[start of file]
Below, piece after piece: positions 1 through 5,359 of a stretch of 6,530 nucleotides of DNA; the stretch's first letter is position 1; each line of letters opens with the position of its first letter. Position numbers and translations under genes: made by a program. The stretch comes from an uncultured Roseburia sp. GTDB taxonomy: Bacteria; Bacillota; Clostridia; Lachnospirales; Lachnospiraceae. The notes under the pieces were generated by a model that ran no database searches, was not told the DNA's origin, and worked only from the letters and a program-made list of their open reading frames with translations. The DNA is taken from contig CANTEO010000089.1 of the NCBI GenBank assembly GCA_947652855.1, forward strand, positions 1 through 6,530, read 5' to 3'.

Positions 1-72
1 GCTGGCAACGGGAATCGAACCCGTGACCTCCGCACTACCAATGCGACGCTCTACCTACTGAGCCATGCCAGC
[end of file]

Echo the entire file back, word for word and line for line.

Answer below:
Below, piece after piece: positions 1 through 5,359 of a stretch of 6,530 nucleotides of DNA; the stretch's first letter is position 1; each line of letters opens with the position of its first letter. Position numbers and translations under genes: made by a program. The stretch comes from an uncultured Roseburia sp. GTDB taxonomy: Bacteria; Bacillota; Clostridia; Lachnospirales; Lachnospiraceae. The notes under the pieces were generated by a model that ran no database searches, was not told the DNA's origin, and worked only from the letters and a program-made list of their open reading frames with translations. The DNA is taken from contig CANTEO010000089.1 of the NCBI GenBank assembly GCA_947652855.1, forward strand, positions 1 through 6,530, read 5' to 3'.

Positions 1-72
1 GCTGGCAACGGGAATCGAACCCGTGACCTCCGCACTACCAATGCGACGCTCTACCTACTGAGCCATGCCAGC